Thursday Book Review – Slave: The Hidden Truth About Your Identity in Christ

Today, my friends, I’d like to review John MacArthur’s book Slave. Published in January of 2012, Slave: The Hidden Truth About Your Identity in Christ a book detailing the importance of one word which expanded his understanding of our relationship to God. That word is the Greek word for slavery often translated servant.

This book was not only a fascinating read, and a great exegesis of Scripture, but also a real encouragement. If you’ve ever doubted salvation, or wondered if you could lose what has been freely given, this book will clear that up. It was also convicting, in such an intense and deeply felt way, that I can genuinely say it’s changed the way I obey my God and Savior. Understanding the Biblical truths that MacArthur explains in this book makes obedience a greater joy than I before imagined. It will bless you, edify you, and possibly rebuke you. I recommend this book to all audiences, and in particular those believers you know who struggle with assurance. You can find this book here at Grace to You, or in paperback, hardcover, Kindle, and audio. As well as the book, there’s also a two part sermon series that goes into what’s covered in the book. If you’re unable to afford the book, the sermons are a great replacement! I’ll include the links below. As always, beloved brethren, be good Berean’s and study to show yourselves approved.


Author: lnhereford

I am a Christian, wife, mother, podcaster and homeschooler currently traveling the United States with my loving husband and darling daughter!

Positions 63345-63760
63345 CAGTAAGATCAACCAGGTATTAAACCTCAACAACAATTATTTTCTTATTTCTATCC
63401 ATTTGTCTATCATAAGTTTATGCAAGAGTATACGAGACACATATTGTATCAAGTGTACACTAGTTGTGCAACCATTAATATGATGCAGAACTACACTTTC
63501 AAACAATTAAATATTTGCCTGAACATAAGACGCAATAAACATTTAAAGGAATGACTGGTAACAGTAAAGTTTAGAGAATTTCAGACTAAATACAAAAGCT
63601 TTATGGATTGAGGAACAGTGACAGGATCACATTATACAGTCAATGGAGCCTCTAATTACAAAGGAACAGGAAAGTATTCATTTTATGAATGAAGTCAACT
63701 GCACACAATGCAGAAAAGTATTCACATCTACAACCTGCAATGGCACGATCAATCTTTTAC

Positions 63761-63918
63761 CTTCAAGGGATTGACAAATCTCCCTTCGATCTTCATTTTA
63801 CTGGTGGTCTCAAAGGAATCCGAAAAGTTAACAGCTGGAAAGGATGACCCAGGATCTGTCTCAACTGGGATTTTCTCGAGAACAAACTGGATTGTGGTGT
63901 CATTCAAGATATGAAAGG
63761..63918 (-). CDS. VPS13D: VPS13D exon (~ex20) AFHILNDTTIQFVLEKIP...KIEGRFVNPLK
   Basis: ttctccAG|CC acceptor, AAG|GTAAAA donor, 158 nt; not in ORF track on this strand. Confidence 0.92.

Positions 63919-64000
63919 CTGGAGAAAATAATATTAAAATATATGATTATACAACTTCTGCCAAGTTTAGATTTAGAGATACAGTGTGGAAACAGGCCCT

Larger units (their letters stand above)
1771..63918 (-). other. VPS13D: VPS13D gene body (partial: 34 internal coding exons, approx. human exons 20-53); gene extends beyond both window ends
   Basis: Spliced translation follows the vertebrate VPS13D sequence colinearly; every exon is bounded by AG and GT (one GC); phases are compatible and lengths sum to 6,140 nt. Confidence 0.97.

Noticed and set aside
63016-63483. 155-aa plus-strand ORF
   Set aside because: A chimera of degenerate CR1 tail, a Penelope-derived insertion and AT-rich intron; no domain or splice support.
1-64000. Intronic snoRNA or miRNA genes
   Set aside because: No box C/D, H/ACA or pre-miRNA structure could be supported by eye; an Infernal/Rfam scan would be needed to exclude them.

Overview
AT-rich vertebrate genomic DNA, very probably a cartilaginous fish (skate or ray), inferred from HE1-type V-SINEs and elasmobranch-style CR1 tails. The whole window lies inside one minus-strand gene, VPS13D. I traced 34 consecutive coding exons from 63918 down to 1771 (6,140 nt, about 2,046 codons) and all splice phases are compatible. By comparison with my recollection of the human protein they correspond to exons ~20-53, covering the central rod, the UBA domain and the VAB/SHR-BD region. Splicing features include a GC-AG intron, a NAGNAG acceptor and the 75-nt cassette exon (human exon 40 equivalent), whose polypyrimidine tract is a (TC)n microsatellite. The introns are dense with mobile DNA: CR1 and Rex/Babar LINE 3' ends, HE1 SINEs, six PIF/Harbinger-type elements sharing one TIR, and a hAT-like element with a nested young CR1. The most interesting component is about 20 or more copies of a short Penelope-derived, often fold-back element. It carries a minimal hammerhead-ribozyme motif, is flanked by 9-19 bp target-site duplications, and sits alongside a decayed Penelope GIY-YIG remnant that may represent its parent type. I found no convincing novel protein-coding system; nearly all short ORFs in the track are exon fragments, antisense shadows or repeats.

7 thoughts on “Thursday Book Review – Slave: The Hidden Truth About Your Identity in Christ”

  1. Just listened to the first video and it was excellent! In our era, we certainly balk at the word, “slave.” When we hear that word we envision people being worked to death on plantations, but Pastor JMac provides the historical/cultural context. Slaves of the King, yes, but also intimates. Pastor JMac has been fighting this “it’s all about me and I’m free to do anything I please” (c)hristianity since 1988 and has been roundly criticized for it.

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    1. I’m so glad you enjoyed these videos, brother! I’m surprise their wasn’t more backlash from this book, perhaps there was at the time? I often hear from atheists or agnostics that the Bible condones slavery. Cultural context doesn’t seem to matter, even when I explain the difference. It’s still a handy bit of information to have, should the argument arise. It was a great system, I know a lot of folks that would be far better off if they were under the care of someone rather than the IRS or the debt collectors. What really surprised me was learning that Rome had laws protecting the indentured slaves. There were heavy penalties for owners who harmed them.

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      1. Re: slavery

        It’s so helpful to know the historical context. Yes, for many slaves in the Roman system life was extremely hard yet for others it was a secure and pleasant existence. I see “Slave” was published in 2012. Forgive me if you’re already aware of this but MacArthur stirred up quite a controversy back in 1988 with the publication of “The Gospel According to Jesus.” People accused him of adding works to faith, which was an erroneous interpretation of his point. Below is a link to the Wikipedia article on the “Lordship Salvation Controversy” if you care to read it. A lot of what JMac said in this “Slaves” sermon is a reiteration of his message that offended so many, that a saved person not only accepts Christ as Savior but also as Lord, i.e., if you raise your hand at a Christian gathering but then go home and life your life as before, you probably didn’t genuinely accept Christ. I know you’re intimately aware of that shallow brand of (c)hristianity.

        Liked by 2 people

      2. Wow, that’s really interesting brother, I was unaware. I was born in 1988, seems like a good year to have debated lordship salvation! The gty app has several sermons of his from the 80’s, this must be the reason the topic was addressed more often in them then he does now.

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